New platelet blocker reduces blood clots, artery-opening procedures

June 20, 2012 Categories: Heart News
Study Highlights:
  • An investigational platelet-blocking drug reduced the rate of dangerous blood clots in the legs and the need for artery-opening surgery in people with peripheral artery disease.
  • However, the drug didn’t significantly reduce the risk of heart attack or stroke, and those taking the blood thinner had higher rates of serious bleeding incidents.
  • The research is part of the American Heart Association’s Emerging Science Series, a free online webinar presentation. View the webinar at
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DALLAS, June 20, 2012 — A new investigational platelet blocker reduces the rate of clotted arteries and the need for artery-opening revascularization procedures in the legs in people with peripheral artery disease (PAD), according to new research presented in the American Heart Association’s Emerging Science Series webinar.
“Much of the focus on PAD therapies has been on lowering patients’ risk of heart attack and stroke, but this shows that there can be therapies that reduce limb-threatening blood clots and the need for revascularization procedures in the legs,” said Marc P. Bonaca, M.D., M.P.H., Instructor of medicine at Harvard Medical School and Brigham and Women’s Hospital in Boston, Mass., and an investigator with the Thrombolysis in Myocardial Infarction (TIMI) study group.
In the study, researchers randomized 3,787 patients with PAD to receive standard care or standard care plus vorapaxar, the first in a new class of anti-platelet drugs called PAR-1 antagonists. Participants were part of the 26,449-patient TRA2P-TIMI 50 trial testing 2.5 milligrams per day (mg/day) of vorapaxar in people with a history of heart attack, stroke or PAD.  The TRA2P-TIMI 50 trial main results presented earlier this year showed a statistically significant reduction in cardiovascular events including heart attack, stroke, and cardiovascular death with vorapaxar. In this substudy focused on participants with PAD, 11.3 percent of those taking vorapaxar experienced these major cardiovascular events compared with 11.9 percent of those taking a placebo – a numeric reduction consistent with the overall trial findings that did not reach statistical significance on its own. However, they found benefits of vorapaxar on limb events. Compared to those not receiving the drug:
  • Fewer vorapaxar patients were hospitalized for blood clots in the limbs (2.3 percent vs. 3.9 percent).
  • Fewer vorapaxar patients required revascularization to restore full blood flow in narrowed or blocked vessels in the limbs (18.4 percent vs. 22.2 percent).
“This is the first outpatient therapy that has been shown to reduce the risk of blood clots and the need for artery opening revascularization procedures in the legs in patients with PAD,” Bonaca said. The reduction in both urgent blood clots as well as the need for surgery to treat worsening atherosclerosis suggests that the drug may be working in more than one way. “The target for this therapy is expressed on platelets but also on cells in the artery walls that are important for normal artery function. The benefits observed may be due to drug activity at both sites,” noted Bonaca.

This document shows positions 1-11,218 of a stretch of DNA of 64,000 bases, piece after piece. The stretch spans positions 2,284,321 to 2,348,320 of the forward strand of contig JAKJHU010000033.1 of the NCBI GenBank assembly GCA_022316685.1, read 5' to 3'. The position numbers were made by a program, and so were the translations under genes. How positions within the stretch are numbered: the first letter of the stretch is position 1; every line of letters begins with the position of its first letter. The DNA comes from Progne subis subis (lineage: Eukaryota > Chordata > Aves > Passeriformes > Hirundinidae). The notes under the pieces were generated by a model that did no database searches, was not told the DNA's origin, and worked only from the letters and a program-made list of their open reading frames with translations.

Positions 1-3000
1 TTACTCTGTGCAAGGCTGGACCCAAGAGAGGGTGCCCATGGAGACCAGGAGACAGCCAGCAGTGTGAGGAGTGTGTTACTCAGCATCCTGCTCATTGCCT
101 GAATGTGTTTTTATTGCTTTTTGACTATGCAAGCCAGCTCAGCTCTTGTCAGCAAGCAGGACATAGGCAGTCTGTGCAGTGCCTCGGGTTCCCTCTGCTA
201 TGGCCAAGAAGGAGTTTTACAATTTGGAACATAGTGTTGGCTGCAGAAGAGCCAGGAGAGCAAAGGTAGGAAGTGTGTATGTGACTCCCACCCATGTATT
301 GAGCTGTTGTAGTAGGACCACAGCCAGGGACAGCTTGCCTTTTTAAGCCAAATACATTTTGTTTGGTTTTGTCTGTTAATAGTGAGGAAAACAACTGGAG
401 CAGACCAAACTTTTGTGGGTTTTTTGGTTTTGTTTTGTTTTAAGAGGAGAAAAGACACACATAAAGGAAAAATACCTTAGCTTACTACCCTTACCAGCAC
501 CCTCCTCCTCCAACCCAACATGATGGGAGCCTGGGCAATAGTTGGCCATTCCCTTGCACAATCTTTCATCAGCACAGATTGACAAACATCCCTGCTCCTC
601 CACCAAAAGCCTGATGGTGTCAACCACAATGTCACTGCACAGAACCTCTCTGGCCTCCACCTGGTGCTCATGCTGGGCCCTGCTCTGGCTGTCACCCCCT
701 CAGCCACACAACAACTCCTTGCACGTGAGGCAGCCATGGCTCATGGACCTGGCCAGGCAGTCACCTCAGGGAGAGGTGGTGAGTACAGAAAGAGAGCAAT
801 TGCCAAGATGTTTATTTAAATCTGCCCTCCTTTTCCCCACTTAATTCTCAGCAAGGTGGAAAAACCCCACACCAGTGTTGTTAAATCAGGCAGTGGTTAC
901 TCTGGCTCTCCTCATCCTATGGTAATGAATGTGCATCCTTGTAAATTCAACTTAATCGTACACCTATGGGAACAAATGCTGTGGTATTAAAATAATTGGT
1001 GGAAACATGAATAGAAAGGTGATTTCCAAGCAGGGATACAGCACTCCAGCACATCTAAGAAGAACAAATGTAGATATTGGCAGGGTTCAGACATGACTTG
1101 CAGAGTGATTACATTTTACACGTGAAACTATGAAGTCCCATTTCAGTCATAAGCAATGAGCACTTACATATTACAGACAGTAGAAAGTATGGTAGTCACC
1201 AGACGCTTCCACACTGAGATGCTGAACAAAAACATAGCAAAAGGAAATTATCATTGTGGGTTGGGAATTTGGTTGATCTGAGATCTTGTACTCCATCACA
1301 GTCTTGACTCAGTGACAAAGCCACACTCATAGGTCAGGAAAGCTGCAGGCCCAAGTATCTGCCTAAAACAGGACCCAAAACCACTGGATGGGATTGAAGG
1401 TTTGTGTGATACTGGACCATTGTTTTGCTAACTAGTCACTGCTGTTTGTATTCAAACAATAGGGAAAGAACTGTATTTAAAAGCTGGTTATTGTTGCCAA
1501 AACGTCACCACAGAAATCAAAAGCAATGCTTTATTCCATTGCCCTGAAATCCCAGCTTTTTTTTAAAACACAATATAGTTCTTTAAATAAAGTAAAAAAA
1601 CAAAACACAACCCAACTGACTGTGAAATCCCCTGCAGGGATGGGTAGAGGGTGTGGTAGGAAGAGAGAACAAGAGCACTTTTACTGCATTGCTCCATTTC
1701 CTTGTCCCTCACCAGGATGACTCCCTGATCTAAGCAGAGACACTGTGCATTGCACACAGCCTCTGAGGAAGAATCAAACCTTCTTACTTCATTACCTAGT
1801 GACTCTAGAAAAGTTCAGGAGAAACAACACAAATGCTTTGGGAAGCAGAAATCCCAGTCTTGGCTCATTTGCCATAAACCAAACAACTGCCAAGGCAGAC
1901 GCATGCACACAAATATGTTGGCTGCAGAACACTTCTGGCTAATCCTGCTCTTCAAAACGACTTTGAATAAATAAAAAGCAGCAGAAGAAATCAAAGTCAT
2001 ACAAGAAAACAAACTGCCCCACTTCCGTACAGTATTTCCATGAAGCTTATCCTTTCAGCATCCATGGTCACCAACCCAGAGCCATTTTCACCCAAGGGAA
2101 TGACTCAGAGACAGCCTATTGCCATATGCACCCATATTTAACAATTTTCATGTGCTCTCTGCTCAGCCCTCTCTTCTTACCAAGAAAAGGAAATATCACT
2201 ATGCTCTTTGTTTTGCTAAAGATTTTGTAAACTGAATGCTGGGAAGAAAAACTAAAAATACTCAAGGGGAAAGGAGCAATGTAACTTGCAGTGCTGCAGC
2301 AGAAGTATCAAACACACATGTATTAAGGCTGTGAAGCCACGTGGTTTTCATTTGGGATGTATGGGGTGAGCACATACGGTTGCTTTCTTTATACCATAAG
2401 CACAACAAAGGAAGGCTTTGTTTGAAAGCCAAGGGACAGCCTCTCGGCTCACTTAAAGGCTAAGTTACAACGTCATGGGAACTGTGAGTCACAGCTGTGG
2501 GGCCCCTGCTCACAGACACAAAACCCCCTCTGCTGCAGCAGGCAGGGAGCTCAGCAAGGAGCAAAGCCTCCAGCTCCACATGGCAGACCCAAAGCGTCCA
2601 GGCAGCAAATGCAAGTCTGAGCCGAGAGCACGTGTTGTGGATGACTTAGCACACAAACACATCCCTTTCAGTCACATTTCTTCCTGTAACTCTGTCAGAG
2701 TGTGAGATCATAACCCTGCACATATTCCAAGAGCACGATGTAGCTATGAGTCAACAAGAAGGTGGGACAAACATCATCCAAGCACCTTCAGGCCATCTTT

Moderate and severe bleeding was increased in patients on vorapaxar compared to those on standard care (7.4 percent vs. 4.5 percent consistent with the overall trial); however, there was no increase in fatal bleeding. “For clinicians and researchers, these data show the potential for therapies that can reduce leg problems in patients with PAD rather than just overall cardiovascular risk,” Bonaca said.
The investigators are analyzing whether vorapaxar treatment improves circulation in the lower body, or allows patients to walk further without pain due to insufficient blood flow to leg muscles (claudication). All of the PAD patients in the study initially had symptoms of claudication, and either poor leg circulation or a previous vessel-opening procedure.
Co-authors are David A. Morrow, M.D., M.P.H., and Eugene Braunwald, M.D.
Merck funded the study.
For more information on peripheral artery disease, visit
Statements and conclusions of study authors published in American Heart Association scientific journals or presented at American Heart Association conferences are solely those of the study authors and do not necessarily reflect the association’s policy or position. The association makes no representation or guarantee as to their accuracy or reliability. The association receives funding primarily from individuals; foundations and corporations (including pharmaceutical, device manufacturers and other companies) also make donations and fund specific association programs and events. The association has strict policies to prevent these relationships from influencing the science content. Revenues from pharmaceutical and device corporations are available at
NR12 –1088 (ESS/Bonaca)
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